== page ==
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In work that suggests a new treatment for adult-onset diabetes, a research team at the Broad Institute of MIT and Harvard has found a gene that revs up the energy-producing ability of muscle cells. Doing so could lessen the harmful effects of the disease.
The researchers studied mitochondria--tiny structures inside cells that take in oxygen and pump out energy. "We have identified three proteins that form a regulatory circuit in controlling the amount of mitochondria," said study leader Vamsi Mootha, a postdoctoral fellow at the Broad Institute. "In principle, a drug that acts on these proteins to boost the energy-producing machinery in muscle may ameliorate diabetes. This circuit represents an excellent drug target for the disease."
The study appears in the online edition of the Proceedings of the National Academy of Sciences during the week of April 20. It follows mounting evidence from several research groups, including work previously published by Mootha and colleagues at the Broad Institute, that the genes responsible for the primary function of mitochondria turn up less frequently in the muscles of diabetics and those at risk for diabetes.
This body of research has "important implications for dissecting regulatory networks in mammalian systems, for understanding mitochondrial biology and for treating type 2, or adult-onset, diabetes," Mootha said. Type 2 diabetes affects more than 110 million people worldwide and is a chief contributor to atherosclerotic vascular disease, blindness and kidney failure.
The primary metabolic process within mitochondria is called oxidative phosphorylation. The researchers predict that manipulating the genetic pathway for oxidative phosphorylation may provide a way to treat type 2 diabetes.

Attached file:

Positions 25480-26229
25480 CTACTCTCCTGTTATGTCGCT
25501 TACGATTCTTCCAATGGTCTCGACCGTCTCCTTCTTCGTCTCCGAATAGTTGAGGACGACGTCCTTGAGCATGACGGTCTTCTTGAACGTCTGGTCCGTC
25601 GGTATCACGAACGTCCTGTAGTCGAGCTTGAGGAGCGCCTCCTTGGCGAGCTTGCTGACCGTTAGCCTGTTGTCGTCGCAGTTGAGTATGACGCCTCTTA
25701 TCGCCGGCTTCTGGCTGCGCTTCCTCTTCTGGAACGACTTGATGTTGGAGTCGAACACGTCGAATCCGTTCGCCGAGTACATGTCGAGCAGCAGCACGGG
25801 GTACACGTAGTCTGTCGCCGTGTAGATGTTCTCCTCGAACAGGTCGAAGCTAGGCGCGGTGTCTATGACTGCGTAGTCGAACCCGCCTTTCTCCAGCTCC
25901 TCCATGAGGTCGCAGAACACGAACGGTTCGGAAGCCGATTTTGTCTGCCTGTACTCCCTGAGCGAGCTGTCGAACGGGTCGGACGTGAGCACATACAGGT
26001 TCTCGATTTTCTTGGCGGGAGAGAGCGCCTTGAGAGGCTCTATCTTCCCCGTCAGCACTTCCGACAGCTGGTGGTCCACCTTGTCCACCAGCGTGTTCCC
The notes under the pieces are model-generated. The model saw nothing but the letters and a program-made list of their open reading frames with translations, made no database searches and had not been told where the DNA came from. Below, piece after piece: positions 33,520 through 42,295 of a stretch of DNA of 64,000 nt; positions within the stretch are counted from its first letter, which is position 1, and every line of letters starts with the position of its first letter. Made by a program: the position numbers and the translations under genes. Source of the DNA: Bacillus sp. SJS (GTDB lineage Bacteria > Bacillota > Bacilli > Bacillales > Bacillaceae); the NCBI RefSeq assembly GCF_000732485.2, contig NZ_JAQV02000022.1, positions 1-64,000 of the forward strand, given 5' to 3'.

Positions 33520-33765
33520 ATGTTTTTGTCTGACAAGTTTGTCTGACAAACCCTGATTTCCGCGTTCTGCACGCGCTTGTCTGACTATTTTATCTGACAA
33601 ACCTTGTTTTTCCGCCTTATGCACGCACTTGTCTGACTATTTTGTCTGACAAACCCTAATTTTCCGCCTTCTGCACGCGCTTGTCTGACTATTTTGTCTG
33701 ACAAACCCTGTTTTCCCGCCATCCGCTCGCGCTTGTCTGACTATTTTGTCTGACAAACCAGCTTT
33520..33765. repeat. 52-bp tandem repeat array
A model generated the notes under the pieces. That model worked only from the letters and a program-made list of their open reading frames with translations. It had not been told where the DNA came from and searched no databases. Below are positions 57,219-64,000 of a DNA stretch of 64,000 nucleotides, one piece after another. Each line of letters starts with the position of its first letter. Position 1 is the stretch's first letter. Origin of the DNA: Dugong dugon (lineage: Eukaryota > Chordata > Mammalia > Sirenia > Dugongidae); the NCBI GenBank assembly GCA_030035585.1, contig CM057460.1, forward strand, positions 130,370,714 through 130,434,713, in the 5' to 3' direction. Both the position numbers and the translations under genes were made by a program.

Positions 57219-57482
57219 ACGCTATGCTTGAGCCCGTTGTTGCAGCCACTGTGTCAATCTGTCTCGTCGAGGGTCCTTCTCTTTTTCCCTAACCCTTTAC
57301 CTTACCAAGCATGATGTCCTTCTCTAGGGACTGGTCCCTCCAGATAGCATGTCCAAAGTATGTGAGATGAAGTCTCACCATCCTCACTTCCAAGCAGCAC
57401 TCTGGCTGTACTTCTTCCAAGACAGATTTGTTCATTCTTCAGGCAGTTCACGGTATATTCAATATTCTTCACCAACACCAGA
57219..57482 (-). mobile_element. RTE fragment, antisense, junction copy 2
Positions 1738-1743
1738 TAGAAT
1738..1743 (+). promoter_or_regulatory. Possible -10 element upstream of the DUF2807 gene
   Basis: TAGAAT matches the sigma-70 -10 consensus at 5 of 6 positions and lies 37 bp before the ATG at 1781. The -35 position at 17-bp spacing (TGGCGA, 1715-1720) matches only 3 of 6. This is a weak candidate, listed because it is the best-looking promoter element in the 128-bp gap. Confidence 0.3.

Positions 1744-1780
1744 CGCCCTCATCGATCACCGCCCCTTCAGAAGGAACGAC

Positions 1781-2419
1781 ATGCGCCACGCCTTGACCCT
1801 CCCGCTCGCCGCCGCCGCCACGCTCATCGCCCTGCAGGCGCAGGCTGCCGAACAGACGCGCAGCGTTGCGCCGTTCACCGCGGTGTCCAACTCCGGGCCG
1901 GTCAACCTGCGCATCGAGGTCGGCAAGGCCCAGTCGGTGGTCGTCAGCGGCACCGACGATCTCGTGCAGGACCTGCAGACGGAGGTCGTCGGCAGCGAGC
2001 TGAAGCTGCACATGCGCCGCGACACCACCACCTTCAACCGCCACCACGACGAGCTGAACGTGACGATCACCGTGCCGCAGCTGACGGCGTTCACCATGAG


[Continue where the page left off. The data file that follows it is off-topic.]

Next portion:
"Interestingly, this same cellular pathway can get turned on in response to exercise, which is one of the best ways to improve insulin resistance," Mootha said. Diabetics are strongly encouraged to exercise to lessen their reliance on medication.
Broad Institute researchers are also investigating whether mutations or variations in the genes encoding these proteins may predispose individuals to future development of type 2 diabetes.
The researchers used a combination of gene expression profiling and computational analysis. "Gene expression profiling allowed us to monitor the expression of more than 10,000 genes at once. We then applied new computational biology to make very specific predictions about what proteins regulate the formation of mitochondria," Mootha said.
"Our colleagues Christoph Handschin and Bruce Spiegelman of the Dana Farber Cancer Institute then provided convincing experimental validation of this proposed model. We'd like to apply such strategies to other biological processes and diseases with the goal of identifying additional disease genes and drug targets," Mootha said.
Mootha led a 15-member research team that included Broad Institute director and MIT Professor of Biology Eric Lander; Daniel Arlow, a sophomore in MIT's Department of Electrical Engineering and Computer Science; and additional collaborators at Dana Farber and X-Ceptor Therapeutics in San Diego.
The Howard Hughes Medical Institute and the National Institutes of Health supported this work.
The Broad Institute is a research collaboration of MIT, Harvard University and its affiliated hospitals, and the Whitehead Institute for Biomedical Research. Its mission is to propel genomic research by creating comprehensive tools for genomic medicine and making them available to scientists worldwide.
A version of this article appeared in MIT Tech Talk on May 5, 2004.